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High-speed depot pressures Madison planners

Gov. Jim Doyle on Thursday announces the Madison high-speed rail station will be located at the Wisconsin Department of Administration office building. Doyle is joined by (left to right) Dane County Executive Kathleen Falk, Wisconsin Department of Transportation Secretary Frank Busalacchi and Madison Mayor Dave Cieslewicz. (Daily Reporter Photo/Paul Snyder)

Gov. Jim Doyle on Thursday announces the Madison high-speed rail station will be located at the Wisconsin Department of Administration office building. Doyle is joined by (left to right) Dane County Executive Kathleen Falk, Wisconsin Department of Transportation Secretary Frank Busalacchi and Madison Mayor Dave Cieslewicz. (Daily Reporter Photo/Paul Snyder)

Paul Snyder
paul.snyder@dailyreporter.com

City planners have three years to fit an underground parking garage, hotel, public market and office buildings across the street from a new high-speed rail station in downtown Madison.

“Everything will not be done by the time the train arrives,” said Common Council President Mark Clear.

“That’s just not realistic. But parking will have to be in place.”

Gov. Jim Doyle on Thursday said Madison’s high-speed rail station will be on the Lake Monona side of the Wisconsin Department of Administration building at 101 E. Wilson St. The station will be next to the bottom of the DOA building on John Nolen Drive.

The announcement ended more than a month of speculation after the governor announced in May the stop would be in the vicinity of the Monona Terrace Community and Convention Center.

The state also considered the Wisconsin Department of Health Services Building, 1 W. Wilson St., for the station.

A posterboard rendering shows a design concept for the proposed Madison high-speed rail stop at the Wisconsin Department of Administration office building. (Daily Reporter Photo/Paul Snyder)

A posterboard rendering shows a design concept for the proposed Madison high-speed rail stop at the Wisconsin Department of Administration office building. (Daily Reporter Photo/Paul Snyder)

Doyle said the DOA site gives the state the best chance to offer passengers a good customer experience because the DOA building already includes a terrace and cafeteria. He said the plan also fits Madison’s goal to redevelop the proposed Public Market Square properties across Wilson Street from the DOA building.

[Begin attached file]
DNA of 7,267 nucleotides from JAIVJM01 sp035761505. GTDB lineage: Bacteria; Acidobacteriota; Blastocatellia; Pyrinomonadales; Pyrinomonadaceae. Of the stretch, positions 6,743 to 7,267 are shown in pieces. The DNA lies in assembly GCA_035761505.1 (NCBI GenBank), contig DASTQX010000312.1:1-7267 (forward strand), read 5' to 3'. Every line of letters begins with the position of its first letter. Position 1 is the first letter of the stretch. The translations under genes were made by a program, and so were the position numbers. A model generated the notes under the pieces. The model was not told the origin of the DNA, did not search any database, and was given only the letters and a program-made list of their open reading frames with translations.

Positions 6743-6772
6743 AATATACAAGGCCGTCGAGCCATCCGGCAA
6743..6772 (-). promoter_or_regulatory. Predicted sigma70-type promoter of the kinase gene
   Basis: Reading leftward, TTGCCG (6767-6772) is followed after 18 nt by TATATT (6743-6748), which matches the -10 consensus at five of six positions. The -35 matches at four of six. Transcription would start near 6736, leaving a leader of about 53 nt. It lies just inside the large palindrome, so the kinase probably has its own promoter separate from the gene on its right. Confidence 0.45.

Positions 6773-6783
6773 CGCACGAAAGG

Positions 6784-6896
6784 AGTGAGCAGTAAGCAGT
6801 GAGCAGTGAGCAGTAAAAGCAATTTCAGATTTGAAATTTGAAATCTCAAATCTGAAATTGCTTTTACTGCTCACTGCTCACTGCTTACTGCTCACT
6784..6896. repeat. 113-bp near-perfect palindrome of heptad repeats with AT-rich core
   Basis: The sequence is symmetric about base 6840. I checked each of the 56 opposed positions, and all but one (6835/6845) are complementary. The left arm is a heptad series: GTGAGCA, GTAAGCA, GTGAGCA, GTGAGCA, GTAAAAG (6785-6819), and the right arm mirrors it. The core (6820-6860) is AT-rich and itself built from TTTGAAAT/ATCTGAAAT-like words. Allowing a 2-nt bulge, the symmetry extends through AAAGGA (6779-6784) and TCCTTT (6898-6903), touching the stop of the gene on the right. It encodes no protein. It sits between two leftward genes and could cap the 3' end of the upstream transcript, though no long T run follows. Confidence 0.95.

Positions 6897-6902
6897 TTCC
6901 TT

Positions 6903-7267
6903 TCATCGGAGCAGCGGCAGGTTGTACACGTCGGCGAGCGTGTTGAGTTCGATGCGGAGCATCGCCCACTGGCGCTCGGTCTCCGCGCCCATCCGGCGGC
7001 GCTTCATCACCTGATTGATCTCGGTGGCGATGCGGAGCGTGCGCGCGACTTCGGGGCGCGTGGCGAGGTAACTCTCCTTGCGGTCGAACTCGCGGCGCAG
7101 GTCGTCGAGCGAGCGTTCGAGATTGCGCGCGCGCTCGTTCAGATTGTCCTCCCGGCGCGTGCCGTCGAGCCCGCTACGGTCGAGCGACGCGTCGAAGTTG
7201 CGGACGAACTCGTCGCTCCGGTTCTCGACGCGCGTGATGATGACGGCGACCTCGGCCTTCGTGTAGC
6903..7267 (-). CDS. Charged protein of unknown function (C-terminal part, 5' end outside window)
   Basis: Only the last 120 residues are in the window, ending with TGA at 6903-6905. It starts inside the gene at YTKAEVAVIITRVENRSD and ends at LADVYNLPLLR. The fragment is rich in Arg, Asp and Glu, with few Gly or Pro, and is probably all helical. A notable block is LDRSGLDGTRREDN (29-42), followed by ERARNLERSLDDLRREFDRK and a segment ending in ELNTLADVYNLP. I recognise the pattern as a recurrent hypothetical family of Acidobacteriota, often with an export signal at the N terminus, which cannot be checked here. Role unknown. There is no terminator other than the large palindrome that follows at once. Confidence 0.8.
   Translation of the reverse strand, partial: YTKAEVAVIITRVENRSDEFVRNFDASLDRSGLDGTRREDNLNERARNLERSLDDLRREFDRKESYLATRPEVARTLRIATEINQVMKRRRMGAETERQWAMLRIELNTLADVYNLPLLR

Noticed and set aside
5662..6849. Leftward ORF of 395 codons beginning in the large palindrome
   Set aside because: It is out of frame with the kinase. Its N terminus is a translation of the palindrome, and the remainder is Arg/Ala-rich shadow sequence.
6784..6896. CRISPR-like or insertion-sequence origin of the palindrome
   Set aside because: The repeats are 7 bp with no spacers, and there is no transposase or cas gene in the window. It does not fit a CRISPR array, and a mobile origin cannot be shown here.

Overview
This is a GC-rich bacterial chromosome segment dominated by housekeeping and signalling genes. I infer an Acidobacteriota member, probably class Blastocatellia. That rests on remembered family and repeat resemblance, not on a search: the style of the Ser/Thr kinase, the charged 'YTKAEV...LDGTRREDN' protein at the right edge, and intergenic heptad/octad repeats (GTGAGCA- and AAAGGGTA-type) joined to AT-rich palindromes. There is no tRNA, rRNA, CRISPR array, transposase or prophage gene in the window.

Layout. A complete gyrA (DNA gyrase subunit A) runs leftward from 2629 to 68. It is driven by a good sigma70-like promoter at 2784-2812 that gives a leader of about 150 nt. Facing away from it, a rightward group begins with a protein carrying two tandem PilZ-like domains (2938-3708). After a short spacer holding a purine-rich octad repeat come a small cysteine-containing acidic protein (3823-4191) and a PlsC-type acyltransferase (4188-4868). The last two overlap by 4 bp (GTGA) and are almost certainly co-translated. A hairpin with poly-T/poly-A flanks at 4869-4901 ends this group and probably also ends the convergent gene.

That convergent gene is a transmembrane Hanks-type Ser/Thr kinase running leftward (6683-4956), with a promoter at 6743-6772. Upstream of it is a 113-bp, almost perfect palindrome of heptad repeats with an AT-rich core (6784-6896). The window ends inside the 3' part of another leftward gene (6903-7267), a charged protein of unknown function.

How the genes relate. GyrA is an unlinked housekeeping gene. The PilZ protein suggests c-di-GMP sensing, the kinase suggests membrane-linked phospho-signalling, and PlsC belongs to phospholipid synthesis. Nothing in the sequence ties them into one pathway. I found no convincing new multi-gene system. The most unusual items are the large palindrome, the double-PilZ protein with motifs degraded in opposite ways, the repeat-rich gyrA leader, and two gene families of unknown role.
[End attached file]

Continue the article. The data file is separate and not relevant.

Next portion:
The state has not determined the station project cost or timeline, Doyle said. He said the Wisconsin Department of Transportation will work with Madison on design guidelines, but he said he expects the project to be ready for the high-speed train’s expected arrival in Madison in 2013.

Madison Mayor Dave Cieslewicz said Thursday the station will be a catalyst for redevelopment of the south side of Capitol Square. He said redevelopment will include a new hotel, a public market and, possibly, new office buildings.

The city also plans to build an underground parking garage with up to 1,600 spaces to replace the 52-year-old aboveground Government East parking ramp.

Cieslewicz said he and Clear soon will introduce a city resolution requesting qualifications for a master planning team to organize development of Public Market Square.

The challenge for the city, Cieslewicz said, will be timing.

Milwaukee-based Marcus Corp. has expressed interest in building a hotel on the Madison Municipal Building site across from DOA but has not formalized the proposal.

Madison-based Common Wealth Development Inc. expressed interest in building a public market above the underground structure but is seeking $100,000 in city money for a detailed study of building on the site.

Bill Knobeloch, Madison’s parking operations manager, said the city cannot afford to start building the underground garage without knowing what will happen aboveground.

“Do you anticipate building for the heaviest possible 13-story structure when you end up with a shorter hotel with a courtyard?” he said. “Do you build 1,500 spaces when you might only need 1,200? It affects column spacing, and of course you don’t want to overbuild and spend money you don’t have to.”

The cheapest estimate for underground parking, Knobeloch said, is $27,000 per parking stall. So if the city builds a 1,600-stall garage when it might only need 1,200 stalls, the project would cost an extra $10.8 million.

“No one, be it the feds or us,” Knobeloch said, “has an extra $10 million to throw at this project.”

If the city lacks immediate building commitments, Cieslewicz said, Madison could take a phased approach to building the underground ramp. He said the high-speed rail station presents a mix of questions and opportunities.

“It’s going to be intense,” Cieslewicz said.

2 comments

  1. Love this location. I’m ready to ride. I go to Chicago at least monthly for business, so this is going to be a godsend over driving.

  2. Certainly I am in favor of anything that will contribute to the growth of the community and if planned right and if the enthusiasm of the public is cultivated rather than ignored, a train “high speed or not” could be beneficial to the city. It will contribute to the character of Madison as well as provide reliable, hassle-free transportation from here to Milwaukee. We should not be afraid of asking for the public support as long as we are willing to fully explain the pros and cons of the concept. After all, it probably will not be as grand as the rail buffs predict, but then again it probably will not be as dire as its detractors claim. We need to give it a fair hearing and not make up our minds before all the facts are known. Just my two cents.

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